Includes Video – Adding Dried Mushrooms To A Roast
An article on how to rehydrate dried mushrooms? Absolutely, because dehydrating vegetables is a fantastic method of preserving for long-term food storage and your prepper pantry. If we’re going to dehydrate it, we need to know how to re-hydrate it.
Let’s rehydrate dried mushrooms. I’m cooking a roast today using dehydrated mushrooms and decided to record a short video on adding the dried/dehydrated mushroom to the Crock-Pot.
By the way, rehydrating other vegetables works the same way. I just happened to be rehydrating mushrooms today.
How To Re-Hydrate Dried Mushrooms Video
The Mason Jar Lid sealer I use in the video:
FoodSaver Regular & Wide-Mouth Jar Sealer and Accessory Hose Kit (Aff Link)
How Long Will Dehydrated Mushrooms Last?
“How long will dried mushrooms last?” will be the first comment of the video so I want to cover that here. The answer, like everything else, is it depends.
If you dehydrate the mushrooms properly (I might record a video on that soon), keep them in a dark, cool location while vacuum-sealed in an air-tight container, I have no problem using them for a couple of years.
I know some people recommend you use them before six months to get the best freshness from them, and while I agree with that, it doesn’t mean they’re not perfectly safe beyond that.
Check the condition, look for any moisture and/or mold. If they look or smell like anything other than crinkly, dried-up mushrooms, I’d toss them.
Otherwise, rehydrate your dried mushrooms for cooking things like soups, stews, mushroom gravy, topping over chicken, fish, burgers, you name it. Dehydration is a wonderful way to store your fresh mushrooms long-term.
A Couple Of Tips BEFORE You Dehydrate Your Mushrooms
There are several methods to rehydrate dried mushrooms but I feel I should point out a couple of things I do to dehydrate them in the first place. Assuming you’re dehydrating your own mushrooms and not buying dried mushrooms from the store. There’s nothing wrong with that, I just dehydrate them myself.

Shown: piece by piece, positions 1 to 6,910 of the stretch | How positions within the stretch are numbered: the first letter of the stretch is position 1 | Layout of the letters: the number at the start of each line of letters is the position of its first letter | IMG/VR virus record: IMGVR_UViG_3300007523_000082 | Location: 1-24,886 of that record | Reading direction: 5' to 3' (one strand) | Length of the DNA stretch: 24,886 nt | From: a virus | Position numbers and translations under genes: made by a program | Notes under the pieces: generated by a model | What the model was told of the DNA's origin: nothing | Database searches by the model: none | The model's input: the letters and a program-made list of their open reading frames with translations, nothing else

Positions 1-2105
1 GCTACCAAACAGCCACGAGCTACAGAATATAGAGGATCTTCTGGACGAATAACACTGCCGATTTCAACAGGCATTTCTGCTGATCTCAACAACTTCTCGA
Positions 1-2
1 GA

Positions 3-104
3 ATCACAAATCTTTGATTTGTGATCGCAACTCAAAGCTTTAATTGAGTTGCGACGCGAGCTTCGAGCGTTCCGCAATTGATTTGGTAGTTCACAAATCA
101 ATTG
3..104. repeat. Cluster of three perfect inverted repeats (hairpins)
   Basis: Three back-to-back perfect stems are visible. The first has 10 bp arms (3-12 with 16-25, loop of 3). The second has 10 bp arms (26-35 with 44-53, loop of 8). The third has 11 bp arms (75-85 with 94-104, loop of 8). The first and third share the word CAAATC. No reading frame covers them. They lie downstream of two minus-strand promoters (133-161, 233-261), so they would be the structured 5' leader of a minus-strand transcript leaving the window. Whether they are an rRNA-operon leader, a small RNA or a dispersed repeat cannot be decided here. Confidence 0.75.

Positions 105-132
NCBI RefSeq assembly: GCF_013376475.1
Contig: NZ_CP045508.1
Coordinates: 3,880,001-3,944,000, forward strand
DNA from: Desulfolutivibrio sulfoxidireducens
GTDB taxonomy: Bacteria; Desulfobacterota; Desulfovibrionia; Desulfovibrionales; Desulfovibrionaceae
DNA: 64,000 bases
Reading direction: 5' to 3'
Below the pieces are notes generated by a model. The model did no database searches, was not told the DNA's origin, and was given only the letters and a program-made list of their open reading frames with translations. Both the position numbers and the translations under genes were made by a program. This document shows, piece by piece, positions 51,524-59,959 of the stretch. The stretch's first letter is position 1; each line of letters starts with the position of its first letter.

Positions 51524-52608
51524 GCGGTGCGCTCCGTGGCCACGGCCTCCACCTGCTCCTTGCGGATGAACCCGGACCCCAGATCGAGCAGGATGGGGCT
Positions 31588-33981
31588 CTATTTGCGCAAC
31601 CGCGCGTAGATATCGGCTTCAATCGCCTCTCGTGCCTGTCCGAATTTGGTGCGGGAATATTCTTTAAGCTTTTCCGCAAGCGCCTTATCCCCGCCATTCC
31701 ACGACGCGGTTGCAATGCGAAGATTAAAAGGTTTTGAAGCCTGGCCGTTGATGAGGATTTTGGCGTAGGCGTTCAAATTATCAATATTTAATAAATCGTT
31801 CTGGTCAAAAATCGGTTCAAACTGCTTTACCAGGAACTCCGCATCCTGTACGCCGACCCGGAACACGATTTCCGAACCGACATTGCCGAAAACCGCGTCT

First, I soak the mushrooms in cold water for a bit. Then I pour that water out, replace it with fresh clean water and soak it a little longer. An hour and a half, we’re not talking days here and it’s not anything we need to be super precise with.
Second, I take the fresh mushrooms (Again, this is BEFORE I even dehydrate the mushrooms) and rinse them thoroughly using a strainer or colander. We loosened any dirt particles while soaking the mushrooms and now we’re washing that dirt away.
How To Prepare Dried Mushrooms for Cooking
I mentioned the soak and rinse process above because this is where I differ from many others when it comes time to rehydrate dried mushrooms.
I DO soak my dehydrated mushrooms but I don’t always rinse them. I’ve already cleaned and rinsed any dirt particles off before I dehydrated them so I’m not worried about dirt getting into our food.
I’ve read a couple of recipes where people say they rinse off the “gritty fine mushroom dust” after soaking. I’ve never had an issue with any grit. Fine mushroom dust should rehydrate (soften) along with the cut mushrooms. Even quicker actually. I’m guessing those people are running into a little dirt remaining after it has been dehydrated.
To me, over-rinsing mushrooms begin taking that hearty and full flavor we want from them. It’s like pouring some of that flavor down the drain, in my opinion.